Researchers’ Night 2013 – Science in Your Living Room

01 January 1970

An unusual show: 15 researchers from IMDEA institutes agreed to become actors for a few hours, to explain us the science that is hidden behind everyday things such as those found in the living room of our house.


On Friday September 27, in the Espacio Fundación Telefónica in Madrid, between 18:00 and 21:00 h., we could enjoy an unusual spectacle: fifteen researchers became actors, to explain the importance of research, in things like a new material like graphene, sneakers, a mobile phone, a computer, a bottle of water, in the energy that we consume in our homes, the WiFi network or the software that allows us to send a message or check a web site, or the food we consume everyday.

Organized by the Madrid Institute for Advanced Studies (IMDEA), this activity was one of the 22 activities in which 19 scientific institutions from Madrid have participated this year in the European Project Researchers' Night. This project has been coordinated by the madri+d Foundation and promoted by the regional Ministry of Education, Youth and Sports.

The 200 participants, who completed the capacity of the auditorium of the Espacio Fundación Telefónica in just ten minutes, could hear the masters of ceremonies —José Manuel Torralba and Ignacio Martín Bragado (IMDEA Materials researchers), accompanied by Manuel Carro (IMDEA Software Institute)— joking about the importance of their jobs and presenting them to their colleagues.

The first of them, Rodolfo Miranda, IMDEA Nanoscience director’s, said that the human body is the best example of Nanoscience and explained how exciting it is to work with atoms and to find that the same material has very different properties when it is used in units as small as one millionth of a millimeter.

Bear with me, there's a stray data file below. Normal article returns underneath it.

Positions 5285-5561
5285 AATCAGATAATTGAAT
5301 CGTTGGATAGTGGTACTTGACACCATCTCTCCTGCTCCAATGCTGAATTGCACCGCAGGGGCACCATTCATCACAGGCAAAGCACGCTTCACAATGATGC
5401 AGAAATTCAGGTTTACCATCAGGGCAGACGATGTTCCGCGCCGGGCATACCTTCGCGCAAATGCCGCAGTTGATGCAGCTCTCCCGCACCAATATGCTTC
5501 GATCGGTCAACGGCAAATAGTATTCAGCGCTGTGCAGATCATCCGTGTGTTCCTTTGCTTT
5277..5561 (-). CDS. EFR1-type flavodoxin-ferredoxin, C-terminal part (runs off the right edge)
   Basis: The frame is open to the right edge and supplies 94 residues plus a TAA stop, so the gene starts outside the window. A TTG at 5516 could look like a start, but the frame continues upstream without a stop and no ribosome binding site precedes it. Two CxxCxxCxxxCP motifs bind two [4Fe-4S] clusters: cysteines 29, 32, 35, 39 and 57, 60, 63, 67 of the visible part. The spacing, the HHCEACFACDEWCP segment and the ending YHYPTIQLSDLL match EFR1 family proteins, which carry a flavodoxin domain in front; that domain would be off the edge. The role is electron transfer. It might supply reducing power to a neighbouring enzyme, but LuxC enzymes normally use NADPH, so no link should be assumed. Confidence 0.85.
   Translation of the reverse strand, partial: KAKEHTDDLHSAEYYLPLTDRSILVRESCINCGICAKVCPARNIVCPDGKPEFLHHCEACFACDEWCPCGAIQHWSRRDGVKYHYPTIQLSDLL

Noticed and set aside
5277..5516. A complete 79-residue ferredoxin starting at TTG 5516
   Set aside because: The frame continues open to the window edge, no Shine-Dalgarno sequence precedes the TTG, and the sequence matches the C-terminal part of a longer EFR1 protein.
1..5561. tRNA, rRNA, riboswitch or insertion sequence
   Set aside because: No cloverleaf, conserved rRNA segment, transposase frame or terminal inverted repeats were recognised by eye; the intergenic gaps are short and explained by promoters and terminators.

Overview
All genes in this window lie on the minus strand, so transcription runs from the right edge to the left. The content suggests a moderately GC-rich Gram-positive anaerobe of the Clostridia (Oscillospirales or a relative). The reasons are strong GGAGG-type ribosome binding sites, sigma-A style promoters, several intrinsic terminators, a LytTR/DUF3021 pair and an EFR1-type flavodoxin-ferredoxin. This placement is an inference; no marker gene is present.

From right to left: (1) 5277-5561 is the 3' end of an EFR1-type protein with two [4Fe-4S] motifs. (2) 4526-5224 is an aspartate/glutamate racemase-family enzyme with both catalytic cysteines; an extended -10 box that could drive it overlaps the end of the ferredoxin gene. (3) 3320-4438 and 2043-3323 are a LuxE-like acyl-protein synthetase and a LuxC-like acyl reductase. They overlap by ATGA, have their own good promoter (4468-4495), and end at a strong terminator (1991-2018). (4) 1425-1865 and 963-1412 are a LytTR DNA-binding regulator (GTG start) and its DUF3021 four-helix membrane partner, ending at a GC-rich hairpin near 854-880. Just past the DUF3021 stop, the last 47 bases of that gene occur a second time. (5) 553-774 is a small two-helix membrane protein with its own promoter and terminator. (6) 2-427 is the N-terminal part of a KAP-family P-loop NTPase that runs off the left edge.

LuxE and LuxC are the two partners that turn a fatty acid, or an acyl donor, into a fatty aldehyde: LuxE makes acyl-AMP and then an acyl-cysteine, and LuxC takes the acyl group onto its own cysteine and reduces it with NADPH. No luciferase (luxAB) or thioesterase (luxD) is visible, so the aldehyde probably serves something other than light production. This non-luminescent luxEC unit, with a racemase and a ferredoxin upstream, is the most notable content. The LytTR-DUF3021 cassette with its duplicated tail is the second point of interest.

Thanks to the three researchers from IMDEA WaterAmor Larrosa, María Leal and María Virtudes Martínez— we could get to know the entire water cycle and that there exist bacteria that purify wastewater and simultaneously produce electricity. To explain it, they used a graphic example: it is as if we produce so much energy while eating a sandwich that we need to release it as light.

Guillermo Reglero, director of the IMDEA Food Institute, and two of its researchers, Viviana Loria Kohen and Francesco Visioli, reminded us that eating, as well as being essential and pleasing, has a direct impact on our health. They showed us that the genome of individuals interacts with the food and this in turn with the genome, so that consuming certain nutrients can benefit or harm us.

José Manuel Torralba taught us that the first material created by the human was burnt clay, and talked about many other materials that have revolutionized our life. Some of these have also made life more expensive: if we compare the price of a kilogram of the Fernando Alonso Ferrari and, for example, one kilogram of running shoes, we find that the former is cheaper! Meanwhile, Ignacio Martín continued by stressing the importance of Materials Science in the specific field of Microelectronics, using a mobile. He also mentioned the cost savings involved by replacing physical tests by computer simulations when testing materials.